The Council might also ban the export of dual use goods to targeted countries, i.e. those that can be used for both civil and military purposes, as set out on the EU list of dual use goods (see annex I of regulation 428/2009).

– Asset freeze

An asset freeze concerns funds and economic resources owned or controlled by targeted individuals or entities. It means that funds, such as cash, cheques, bank deposits, stocks, shares etc., may not be accessed, moved or sold. All other tangible or intangible assets, including real estate, cannot be sold or rented, either.
An asset freeze also includes a ban on providing resources to the targeted entities and persons. This means that EU citizens and companies must not make payments or supply goods and other assets to them. In effect, business transactions with designated companies and persons cannot legally be carried out.
In certain cases, national competent authorities can permit derogations from the asset freeze under specific exemptions, for instance to cover basic needs (such as foodstuffs, rent, medicines or taxes) or reasonable legal fees.

– Visa or travel ban

Persons targeted by a travel ban will be denied entry to the EU at the external borders. If visas are required for entering the EU, they will not be granted to persons subject to such restrictions on admissions.
EU sanctions never oblige a member state to refuse entry to its own nationals. If an EU citizen is subject to a travel ban, his home country must, subject to national legal provisions, admit that person.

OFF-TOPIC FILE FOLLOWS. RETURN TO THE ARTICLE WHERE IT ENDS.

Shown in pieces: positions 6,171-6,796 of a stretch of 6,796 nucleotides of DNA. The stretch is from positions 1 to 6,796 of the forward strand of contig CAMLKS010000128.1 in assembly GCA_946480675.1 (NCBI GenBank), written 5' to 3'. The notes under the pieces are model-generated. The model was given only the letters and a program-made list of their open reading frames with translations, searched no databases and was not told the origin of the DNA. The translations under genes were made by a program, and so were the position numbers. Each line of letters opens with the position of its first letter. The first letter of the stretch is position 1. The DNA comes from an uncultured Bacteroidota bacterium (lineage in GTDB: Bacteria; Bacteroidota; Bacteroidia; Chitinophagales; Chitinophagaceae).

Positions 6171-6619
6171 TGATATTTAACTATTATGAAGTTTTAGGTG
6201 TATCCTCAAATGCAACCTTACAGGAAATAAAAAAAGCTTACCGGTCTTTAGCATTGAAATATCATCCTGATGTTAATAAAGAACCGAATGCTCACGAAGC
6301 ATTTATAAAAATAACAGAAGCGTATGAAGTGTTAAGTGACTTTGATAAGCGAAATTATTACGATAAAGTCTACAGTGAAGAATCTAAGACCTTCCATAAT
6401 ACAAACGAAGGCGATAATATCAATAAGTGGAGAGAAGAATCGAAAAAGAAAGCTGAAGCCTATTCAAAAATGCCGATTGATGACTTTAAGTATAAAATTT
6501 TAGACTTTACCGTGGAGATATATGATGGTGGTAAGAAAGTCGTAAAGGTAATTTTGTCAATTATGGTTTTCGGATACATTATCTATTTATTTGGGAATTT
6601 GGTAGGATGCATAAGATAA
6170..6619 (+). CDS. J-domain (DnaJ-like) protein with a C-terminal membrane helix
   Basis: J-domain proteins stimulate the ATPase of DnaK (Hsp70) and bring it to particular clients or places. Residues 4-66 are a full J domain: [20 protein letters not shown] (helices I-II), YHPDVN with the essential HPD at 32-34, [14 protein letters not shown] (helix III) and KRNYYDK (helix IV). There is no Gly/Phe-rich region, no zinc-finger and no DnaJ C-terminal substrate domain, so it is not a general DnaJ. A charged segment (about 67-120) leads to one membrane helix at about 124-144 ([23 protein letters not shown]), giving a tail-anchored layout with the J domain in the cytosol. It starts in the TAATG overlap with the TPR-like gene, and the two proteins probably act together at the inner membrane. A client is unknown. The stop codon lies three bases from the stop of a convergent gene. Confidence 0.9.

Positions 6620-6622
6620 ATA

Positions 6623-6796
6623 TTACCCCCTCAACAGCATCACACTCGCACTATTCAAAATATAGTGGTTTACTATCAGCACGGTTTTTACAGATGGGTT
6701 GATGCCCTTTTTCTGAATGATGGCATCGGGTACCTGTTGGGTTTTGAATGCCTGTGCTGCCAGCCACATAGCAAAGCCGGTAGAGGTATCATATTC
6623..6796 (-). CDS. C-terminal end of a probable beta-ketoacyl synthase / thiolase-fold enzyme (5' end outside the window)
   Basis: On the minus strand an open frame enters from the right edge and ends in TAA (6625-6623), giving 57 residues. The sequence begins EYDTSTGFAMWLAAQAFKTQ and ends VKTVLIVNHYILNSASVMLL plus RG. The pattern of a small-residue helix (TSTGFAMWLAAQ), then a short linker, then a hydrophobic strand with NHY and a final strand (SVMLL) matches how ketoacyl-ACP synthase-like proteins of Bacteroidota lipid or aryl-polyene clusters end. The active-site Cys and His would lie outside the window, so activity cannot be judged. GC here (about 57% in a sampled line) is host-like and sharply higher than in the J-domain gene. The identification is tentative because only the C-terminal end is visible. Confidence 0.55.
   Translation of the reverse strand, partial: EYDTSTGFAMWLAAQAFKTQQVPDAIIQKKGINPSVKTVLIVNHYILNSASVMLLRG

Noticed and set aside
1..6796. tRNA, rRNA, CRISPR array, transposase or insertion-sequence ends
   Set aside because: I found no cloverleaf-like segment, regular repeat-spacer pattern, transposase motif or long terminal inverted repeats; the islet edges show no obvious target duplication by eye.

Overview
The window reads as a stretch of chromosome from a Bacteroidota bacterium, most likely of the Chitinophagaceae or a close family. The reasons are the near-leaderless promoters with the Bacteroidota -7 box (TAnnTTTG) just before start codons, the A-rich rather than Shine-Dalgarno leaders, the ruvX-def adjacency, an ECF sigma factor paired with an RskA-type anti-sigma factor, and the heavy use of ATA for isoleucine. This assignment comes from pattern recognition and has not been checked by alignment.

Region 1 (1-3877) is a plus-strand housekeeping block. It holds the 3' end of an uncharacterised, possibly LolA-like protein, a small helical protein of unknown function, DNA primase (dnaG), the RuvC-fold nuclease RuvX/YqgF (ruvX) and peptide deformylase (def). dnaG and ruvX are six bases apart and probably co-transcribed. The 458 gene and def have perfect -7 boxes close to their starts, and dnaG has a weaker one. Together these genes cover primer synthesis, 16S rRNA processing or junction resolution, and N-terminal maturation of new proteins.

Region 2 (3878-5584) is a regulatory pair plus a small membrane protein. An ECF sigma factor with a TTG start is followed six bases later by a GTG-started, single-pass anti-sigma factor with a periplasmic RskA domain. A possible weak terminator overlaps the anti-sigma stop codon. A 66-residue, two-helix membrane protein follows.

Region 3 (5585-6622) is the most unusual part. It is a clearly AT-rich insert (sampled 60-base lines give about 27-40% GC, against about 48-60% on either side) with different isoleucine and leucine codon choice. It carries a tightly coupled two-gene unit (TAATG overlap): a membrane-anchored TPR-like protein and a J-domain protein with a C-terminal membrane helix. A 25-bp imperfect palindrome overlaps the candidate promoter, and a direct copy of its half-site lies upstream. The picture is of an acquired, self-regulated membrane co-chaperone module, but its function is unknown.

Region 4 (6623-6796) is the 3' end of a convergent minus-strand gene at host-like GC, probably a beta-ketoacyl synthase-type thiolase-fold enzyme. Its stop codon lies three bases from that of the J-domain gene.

In addition, member states may grant exemptions to travel bans when they host an international intergovernmental organisation, a UN conference or the Organisation for Security and Cooperation in Europe.

Where do EU sanctions apply?

By their very nature, sanctions are designed to have political effects in third countries. Nevertheless, EU restrictive measures only apply within the jurisdiction of the EU, that is:
§ within EU territory, including its airspace;
§ to EU nationals, whether or not they are in the EU;
§ to companies and organisations incorporated under the law of a member state, whether or not they are in the EU. This also includes branches of EU companies in third countries;
§ to any business done in whole or in part within the European Union;
§ on board of aircrafts or vessels under the jurisdiction of a member state.
The EU does not adopt legislation with extra-territorial application in breach of international law. EU candidate countries are systematically invited to align themselves with EU restrictive measures.

Legal remedies

The Council notifies persons and entities targeted by an asset freeze or travel ban of the measures taken against them. At the same time, it brings the available legal remedies to their attention: They can ask the Council to reconsider its decision, by providing observations on the listing. They can also challenge the measures before the General Court of the EU.

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Meeting of EU Heads of State or Government on Ukraine Thursday 6 March in Brussels


Following events in Ukraine, the President of the European Council, Herman Van Rompuy, has decided to convene an extraordinary meeting of EU Heads of State or Government this Thursday 6 March 2014 to discuss the situation in Ukraine and the EU’s reaction.
At the Foreign Affairs Council on 3 March, the European Union strongly condemned the clear violation of Ukrainian sovereignty and territorial integrity by acts of aggression by the Russian armed forces and called on Russia to immediately withdraw its armed forces to the areas of their permanent stationing.
The EU also called for a peaceful solution to this crisis and full respect of international law. It remains ready to engage in constructive dialogue with all parties to this end.